Touching Lives - November 2006
The thyroid gland — the body’s stoker
The thyroid gland is located, roughly speaking, in the bow tie position at the base of the neck, below the voice box. It produces a variety of hormones, of which thyroxine is the most important. Its chemical composition is known and it can now be made synthetically.
The word “hormone” is derived from the Greek word meaning “to excite”, but I much prefer the idea that hormones are chemical messengers sent out by one tissue, usually a gland specially designed for that purpose, to affect the activity of other tissues some distance away.The carrier is of course the bloodstream.
Thyroxine contains iodine; the body cannot make the hormone without this element, however hard it tries. Iodine is normally derived from food and water, but there are extensive parts of the world where the population suffers from iodine deficiency. Derbyshire Neck, or goitre, in Britain was caused by an environmental shortage of iodine, but it is easily avoided by adding small quantities of iodine to food, for instance table salt.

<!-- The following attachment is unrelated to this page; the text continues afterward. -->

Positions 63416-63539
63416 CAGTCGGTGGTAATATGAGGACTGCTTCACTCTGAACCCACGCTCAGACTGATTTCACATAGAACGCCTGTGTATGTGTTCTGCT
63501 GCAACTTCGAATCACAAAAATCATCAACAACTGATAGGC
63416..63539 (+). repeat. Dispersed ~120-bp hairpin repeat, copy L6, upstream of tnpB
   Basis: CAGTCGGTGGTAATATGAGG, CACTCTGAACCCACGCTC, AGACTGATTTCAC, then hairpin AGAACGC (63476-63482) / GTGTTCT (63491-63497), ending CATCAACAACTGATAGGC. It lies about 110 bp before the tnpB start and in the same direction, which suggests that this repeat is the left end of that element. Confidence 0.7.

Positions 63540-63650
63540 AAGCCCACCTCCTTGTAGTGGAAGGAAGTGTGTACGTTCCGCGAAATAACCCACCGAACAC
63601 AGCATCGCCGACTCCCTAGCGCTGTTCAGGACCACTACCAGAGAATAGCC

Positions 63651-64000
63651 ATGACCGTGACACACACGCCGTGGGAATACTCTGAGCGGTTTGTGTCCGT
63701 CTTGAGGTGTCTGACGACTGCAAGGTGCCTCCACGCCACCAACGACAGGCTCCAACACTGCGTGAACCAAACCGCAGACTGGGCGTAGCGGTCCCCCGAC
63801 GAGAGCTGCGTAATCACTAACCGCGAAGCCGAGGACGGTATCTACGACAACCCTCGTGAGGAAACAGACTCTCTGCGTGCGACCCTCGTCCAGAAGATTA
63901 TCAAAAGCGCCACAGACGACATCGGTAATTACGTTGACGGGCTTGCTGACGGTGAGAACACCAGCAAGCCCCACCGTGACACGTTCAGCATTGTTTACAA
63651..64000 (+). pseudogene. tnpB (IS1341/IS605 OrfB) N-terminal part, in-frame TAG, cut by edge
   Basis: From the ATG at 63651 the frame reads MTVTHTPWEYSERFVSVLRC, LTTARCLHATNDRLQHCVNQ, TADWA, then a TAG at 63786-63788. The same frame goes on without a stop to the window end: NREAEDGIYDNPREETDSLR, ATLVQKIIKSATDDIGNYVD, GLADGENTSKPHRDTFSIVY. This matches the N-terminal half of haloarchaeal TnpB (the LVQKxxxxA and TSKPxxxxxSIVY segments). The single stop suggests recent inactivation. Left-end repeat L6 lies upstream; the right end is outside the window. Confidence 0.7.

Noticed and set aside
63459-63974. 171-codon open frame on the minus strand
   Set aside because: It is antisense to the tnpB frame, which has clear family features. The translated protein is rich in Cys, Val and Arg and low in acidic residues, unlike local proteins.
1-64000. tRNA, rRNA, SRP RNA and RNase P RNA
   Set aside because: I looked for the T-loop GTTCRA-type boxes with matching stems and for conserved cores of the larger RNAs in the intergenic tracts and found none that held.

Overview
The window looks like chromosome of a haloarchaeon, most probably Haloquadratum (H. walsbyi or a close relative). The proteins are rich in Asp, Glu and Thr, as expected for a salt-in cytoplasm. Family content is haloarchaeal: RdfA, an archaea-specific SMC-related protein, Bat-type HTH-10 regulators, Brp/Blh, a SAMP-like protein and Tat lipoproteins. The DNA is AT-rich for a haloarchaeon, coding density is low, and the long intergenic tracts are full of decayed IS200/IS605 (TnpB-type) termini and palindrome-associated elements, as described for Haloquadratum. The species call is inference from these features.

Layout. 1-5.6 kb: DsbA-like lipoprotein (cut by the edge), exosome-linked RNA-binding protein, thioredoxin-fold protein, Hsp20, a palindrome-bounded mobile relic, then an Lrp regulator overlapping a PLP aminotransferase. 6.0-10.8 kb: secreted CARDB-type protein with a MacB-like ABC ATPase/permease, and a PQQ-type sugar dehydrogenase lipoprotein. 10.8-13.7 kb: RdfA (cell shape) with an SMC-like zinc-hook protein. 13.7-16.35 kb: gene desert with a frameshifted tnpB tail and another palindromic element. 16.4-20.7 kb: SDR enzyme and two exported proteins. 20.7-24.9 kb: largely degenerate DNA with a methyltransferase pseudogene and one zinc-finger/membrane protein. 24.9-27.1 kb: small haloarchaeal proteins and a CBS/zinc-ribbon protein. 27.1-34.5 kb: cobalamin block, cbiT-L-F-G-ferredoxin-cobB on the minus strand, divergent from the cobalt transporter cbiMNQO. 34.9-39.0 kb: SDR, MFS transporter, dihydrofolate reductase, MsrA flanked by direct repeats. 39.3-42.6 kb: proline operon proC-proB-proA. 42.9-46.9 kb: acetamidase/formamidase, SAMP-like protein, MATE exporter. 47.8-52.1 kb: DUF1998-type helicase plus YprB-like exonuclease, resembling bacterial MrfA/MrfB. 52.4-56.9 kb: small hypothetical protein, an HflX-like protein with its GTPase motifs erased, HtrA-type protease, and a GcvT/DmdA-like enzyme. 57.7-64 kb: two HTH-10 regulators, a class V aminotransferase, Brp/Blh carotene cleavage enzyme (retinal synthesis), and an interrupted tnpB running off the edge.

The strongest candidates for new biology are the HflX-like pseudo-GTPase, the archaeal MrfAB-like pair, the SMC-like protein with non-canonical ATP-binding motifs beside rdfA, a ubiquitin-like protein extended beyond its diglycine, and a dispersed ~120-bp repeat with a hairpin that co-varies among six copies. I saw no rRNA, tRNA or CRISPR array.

The thyroid gland and its hormones could be described as the stokers of the body, because much of their effect is to control how other tissues metabolise food and nutrients to produce energy. They control the synthesis of protein and the sensitivity of other tissues to adrenaline, another hormone which prepares the body for the ‘fight or flight’ response. Longer-term, the thyroid hormones also control the development and proper differentiation of all cells in the body. Thyroid hormone deficiency during pregnancy may, therefore, affect the brain development of the growing foetus.
Research on this subject is currently being supported by a substantial Action Medical Research grant recently awarded to a team at Birmingham Women’s Hospital and at Birmingham University — turn to page 15 for more details.